• Enhancing the learner mindset with more virtually engaging content; Improving digital learning cadence with micro-learning nuggets available anytime, anywhere; and
• Enabling collaborative learning with flexible and custom learning pathways.
I believe Trianz had an edge to pivot quickly since we were digitally evolved and at the cusp of going fully 'remote and virtual'. It took us just two weeks to go completely remote. The frameworks that governed any training intervention remained primarily the same – however, the style and mode of delivery changed.
Our technology training was mostly virtual-/instructor-led, allowing us to seamlessly transition to hybrid with webinars. Faculty were trained on conducting effective virtual sessions, learning labs were shifted online, case studies became virtual, and soft skill training was moved from the classroom to ILT (instructor-led training). The training calendar and the nomination process remained the same — participants and their engagement increased!
With the shelf life of skills steadily shrinking and new skills being rapidly introduced as a result of the pandemic, the talent pool is struggling to adapt and stay relevant. How do you tackle the upskilling and reskilling challenge at Trianz?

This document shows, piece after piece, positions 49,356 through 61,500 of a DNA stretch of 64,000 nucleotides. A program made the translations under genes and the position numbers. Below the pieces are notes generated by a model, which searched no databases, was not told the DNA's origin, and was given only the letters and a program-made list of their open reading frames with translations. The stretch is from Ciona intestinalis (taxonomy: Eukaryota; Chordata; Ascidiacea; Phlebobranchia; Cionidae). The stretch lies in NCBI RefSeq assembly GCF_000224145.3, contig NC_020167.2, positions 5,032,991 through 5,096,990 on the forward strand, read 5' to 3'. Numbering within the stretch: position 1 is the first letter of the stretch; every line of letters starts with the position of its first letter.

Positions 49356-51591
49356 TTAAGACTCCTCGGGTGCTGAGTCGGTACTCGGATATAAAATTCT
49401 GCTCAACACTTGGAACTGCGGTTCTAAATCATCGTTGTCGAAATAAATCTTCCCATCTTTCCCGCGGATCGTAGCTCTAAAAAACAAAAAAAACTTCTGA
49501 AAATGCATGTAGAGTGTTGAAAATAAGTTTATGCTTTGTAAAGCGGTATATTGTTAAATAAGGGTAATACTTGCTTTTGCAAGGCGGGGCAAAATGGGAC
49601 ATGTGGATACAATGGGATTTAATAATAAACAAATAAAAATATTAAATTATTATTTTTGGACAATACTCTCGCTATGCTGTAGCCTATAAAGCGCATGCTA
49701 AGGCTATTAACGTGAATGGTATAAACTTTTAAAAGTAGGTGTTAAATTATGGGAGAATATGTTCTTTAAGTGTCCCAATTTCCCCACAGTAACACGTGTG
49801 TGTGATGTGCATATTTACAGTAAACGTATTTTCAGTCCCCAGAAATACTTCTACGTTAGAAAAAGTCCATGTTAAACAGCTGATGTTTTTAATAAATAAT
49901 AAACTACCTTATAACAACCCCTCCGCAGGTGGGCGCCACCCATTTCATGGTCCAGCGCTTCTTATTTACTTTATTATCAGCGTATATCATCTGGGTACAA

Trianz is a global consulting and technology services firm focusing on simplifying digital evolution (or digital transformation, as others call it) through the practice areas of cloud, infrastructure, security, analytics and digitalisation. We are at the forefront of helping our clients deploy and adapt to new technologies and transform their value chain to help them create connected, consistent, and endearing experiences for customers, employees, regulators, influencers, and leaders. This puts the onus on us to make them successful, and we cannot do that unless our teams are fully equipped.
Inputs on areas currently pursued by our clients – the cutting-edge tools and technologies and the latest trends and updates – are generated from a multitude of sources, including client partners, practices and project delivery teams. Based on these inputs, we revisit our Technology Competency dictionaries every quarter and constantly upgrade our partner mix to provide the most recent content.